As I mentioned before, the core of my work is the concept of memory, therefore, in these series I try to approach this concept from different perspectives. For example, in The Brasilianas, a series created in 2006-2007, just after I arrived in the USA, I approached memory from the perspective of my personal memories of Brazil. Whereas in “The Pompeii Series”, which is an ongoing group of paintings, I explore the Freudian approach to the concept of memory, while blending it with the historical records of the events, i.e., historical memory.
Currently I am working on “ The Brides of Herculaneum”, a branch of The Pompeii Series, in which I work with mixed media on encaustic. Here I am exploring the structure of ancient reliefs to convey the idea of memory as something originating from the passage of time. From my perspective, the passage of time is intimately associated with the concept of memory and makes clear the reason why memory is so important to our psyche and culture: memory is the way we try to overcome the impermanence of life. So, in this series I focus on the Freudian concept of memory as traces of experiences made in a certain time and place and stored in our psyche as images modified by emotions and by the passage of time, both chronological and internal.
By working with both encaustic, an ancient technique, and mixed media, a more contemporary approach, I have sought to build a bridge between those two contrasting worlds. This contrast is further emphasized through other elements in these paintings, for example, the flowers, both natural and hand-made, as well as concealed and revealed, are the signature element representing the dialectics found in those opposing forces. I chose the encaustic technique because the application of heat between layers of brushstrokes makes it unique, and the work with this ancient art form, and more specifically, wax, is intensely related to the concept of memory. Heat binds each layer to the layer applied before it, creating a rich and complex surface. To me, this procedure is reminiscent of the process we use to store memories. In addition to that, the historical significance of the encaustic as one of first techniques in painting allied to its plastic qualities and procedures brings a dimension of passage of time to my paintings.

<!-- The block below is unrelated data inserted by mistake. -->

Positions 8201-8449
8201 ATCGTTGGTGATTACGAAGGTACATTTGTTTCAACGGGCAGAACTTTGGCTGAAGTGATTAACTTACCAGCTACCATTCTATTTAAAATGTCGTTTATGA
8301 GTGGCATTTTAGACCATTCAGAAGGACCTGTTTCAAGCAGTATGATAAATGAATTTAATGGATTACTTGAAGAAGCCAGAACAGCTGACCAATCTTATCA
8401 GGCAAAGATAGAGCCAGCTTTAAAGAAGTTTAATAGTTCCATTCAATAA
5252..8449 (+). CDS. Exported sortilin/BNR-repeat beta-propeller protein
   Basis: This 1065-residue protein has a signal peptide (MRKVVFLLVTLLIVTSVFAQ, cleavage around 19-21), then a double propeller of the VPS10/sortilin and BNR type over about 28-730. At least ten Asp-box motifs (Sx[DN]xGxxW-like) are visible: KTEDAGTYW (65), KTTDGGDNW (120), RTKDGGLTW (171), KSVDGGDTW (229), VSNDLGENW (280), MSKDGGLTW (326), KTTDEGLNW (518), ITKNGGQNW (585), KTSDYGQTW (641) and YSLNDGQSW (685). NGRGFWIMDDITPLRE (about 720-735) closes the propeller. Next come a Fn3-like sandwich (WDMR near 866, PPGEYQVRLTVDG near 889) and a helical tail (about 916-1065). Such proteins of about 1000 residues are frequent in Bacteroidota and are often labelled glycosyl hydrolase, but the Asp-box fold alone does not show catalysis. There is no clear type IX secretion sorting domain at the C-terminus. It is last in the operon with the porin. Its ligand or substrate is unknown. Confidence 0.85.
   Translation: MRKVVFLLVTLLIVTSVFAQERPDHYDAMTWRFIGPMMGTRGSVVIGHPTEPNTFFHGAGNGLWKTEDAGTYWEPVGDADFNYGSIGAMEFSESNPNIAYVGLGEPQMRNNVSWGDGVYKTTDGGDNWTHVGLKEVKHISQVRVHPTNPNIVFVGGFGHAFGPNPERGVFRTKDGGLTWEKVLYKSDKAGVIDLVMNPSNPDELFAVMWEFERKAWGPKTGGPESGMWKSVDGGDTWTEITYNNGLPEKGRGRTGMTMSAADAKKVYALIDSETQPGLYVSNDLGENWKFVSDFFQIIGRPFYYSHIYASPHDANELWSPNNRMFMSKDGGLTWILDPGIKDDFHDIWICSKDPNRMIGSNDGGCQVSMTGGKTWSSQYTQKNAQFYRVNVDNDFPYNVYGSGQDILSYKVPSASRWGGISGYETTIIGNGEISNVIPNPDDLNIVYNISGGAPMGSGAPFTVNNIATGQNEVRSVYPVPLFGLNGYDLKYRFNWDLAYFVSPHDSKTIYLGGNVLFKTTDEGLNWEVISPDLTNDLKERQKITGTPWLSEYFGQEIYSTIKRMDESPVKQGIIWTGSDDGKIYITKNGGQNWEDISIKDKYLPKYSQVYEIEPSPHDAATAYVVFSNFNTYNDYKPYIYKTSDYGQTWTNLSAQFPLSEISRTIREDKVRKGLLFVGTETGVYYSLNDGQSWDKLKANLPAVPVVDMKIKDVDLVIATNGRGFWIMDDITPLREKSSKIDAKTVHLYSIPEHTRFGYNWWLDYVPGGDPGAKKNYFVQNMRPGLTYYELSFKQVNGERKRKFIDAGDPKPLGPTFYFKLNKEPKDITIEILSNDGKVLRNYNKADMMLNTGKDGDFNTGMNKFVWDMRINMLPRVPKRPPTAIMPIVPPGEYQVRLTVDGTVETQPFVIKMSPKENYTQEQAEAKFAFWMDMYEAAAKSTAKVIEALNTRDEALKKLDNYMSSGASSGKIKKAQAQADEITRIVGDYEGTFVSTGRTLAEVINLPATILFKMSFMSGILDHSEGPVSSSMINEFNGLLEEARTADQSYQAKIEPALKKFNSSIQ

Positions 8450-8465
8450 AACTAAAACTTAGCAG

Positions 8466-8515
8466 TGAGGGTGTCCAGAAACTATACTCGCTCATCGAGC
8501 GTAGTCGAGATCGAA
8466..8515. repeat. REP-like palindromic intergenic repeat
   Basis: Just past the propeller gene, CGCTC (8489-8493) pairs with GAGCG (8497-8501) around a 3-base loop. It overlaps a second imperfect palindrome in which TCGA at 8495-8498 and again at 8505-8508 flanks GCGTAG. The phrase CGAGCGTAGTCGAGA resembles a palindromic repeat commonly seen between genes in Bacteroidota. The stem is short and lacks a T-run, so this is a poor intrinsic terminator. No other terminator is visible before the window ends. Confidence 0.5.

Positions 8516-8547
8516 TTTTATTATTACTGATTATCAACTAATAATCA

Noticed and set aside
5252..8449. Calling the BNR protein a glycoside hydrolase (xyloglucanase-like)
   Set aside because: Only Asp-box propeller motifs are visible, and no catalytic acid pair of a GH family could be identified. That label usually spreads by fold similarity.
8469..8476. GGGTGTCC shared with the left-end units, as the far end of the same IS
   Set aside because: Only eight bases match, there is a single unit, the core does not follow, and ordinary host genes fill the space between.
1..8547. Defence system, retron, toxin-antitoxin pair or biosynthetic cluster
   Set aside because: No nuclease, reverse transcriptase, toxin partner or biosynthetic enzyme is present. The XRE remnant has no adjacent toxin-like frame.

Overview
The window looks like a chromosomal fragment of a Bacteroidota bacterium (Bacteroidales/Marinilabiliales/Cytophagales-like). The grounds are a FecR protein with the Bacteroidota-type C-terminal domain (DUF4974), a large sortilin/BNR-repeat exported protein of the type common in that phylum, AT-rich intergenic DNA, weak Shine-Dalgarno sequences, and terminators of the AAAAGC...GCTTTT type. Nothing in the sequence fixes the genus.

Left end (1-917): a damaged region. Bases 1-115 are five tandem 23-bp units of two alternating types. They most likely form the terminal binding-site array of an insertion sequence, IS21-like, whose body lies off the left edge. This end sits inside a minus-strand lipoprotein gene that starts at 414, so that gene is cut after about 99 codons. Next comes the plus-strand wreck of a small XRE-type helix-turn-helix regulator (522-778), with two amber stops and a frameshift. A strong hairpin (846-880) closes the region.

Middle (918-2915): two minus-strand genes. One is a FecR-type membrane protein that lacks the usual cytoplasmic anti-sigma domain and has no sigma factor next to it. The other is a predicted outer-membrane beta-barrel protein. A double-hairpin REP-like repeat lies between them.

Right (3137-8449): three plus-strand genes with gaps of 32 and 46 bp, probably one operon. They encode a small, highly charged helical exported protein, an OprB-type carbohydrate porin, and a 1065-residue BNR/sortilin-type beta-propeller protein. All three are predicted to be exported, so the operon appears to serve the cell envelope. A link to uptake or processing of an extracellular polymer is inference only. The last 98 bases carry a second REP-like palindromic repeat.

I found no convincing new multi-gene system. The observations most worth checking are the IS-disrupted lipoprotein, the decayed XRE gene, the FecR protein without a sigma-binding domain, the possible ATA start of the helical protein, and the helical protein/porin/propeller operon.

By contrast, mixed media is not directly related to the concept of memory; rather it introduces the dimension of present time by emphasizing the freedom of expression and complexity of different procedures and elements that, from my point of view, characterize the concept of contemporary painting.
In addition, I have been creating new oil pieces for my upcoming exhibits. I am continuing to explore the subject of landscapes, not only from the aerial perspectives as I did in my previous work, but now invoking the idea of fading memories.
Actually, in my most recent pieces I am working with both oil and wax to convey the feeling of disintegrating images, just as our memories start to erode over time.
Working in layers is so critical to my art, because it is related to the unraveling of experiences across a time line.
How did you decide to become an artist?
I have been practicing art for as long as I can remember, and when my parents gave me an easel at the age of 5, I decided I was a serious artist!
Since then I have explored a variety of art forms. With art being such a big part of my life, I decided to go deeper into the mysteries of the creative process by taking psychology as my major.
I went on to study art history, art therapy and, in addition to being an artist I became an art teacher. All these experiences plus my experience as a clinical psychologist led to the decision to become a professional artist, which caused me to seek my masters in Fine arts and start focusing on production, representation, exhibitions and other aspects of art as a profession.
What is the best advice you received as artist?
It was something like this: “Don’t tell me your great idea about creating a painting, show it to me!”
How do you sell your work? How does you market yourself?
In addition to have my work exhibited in different art centers all over the country, I have gallery representation in FL, CO, AZ and MN. I think this is the best way to sell your art since I don’t sell directly from my website. I also think that having an online presence is essential to being more visible. My website has opening many doors to me. You can check it out at www.silvanaravena.com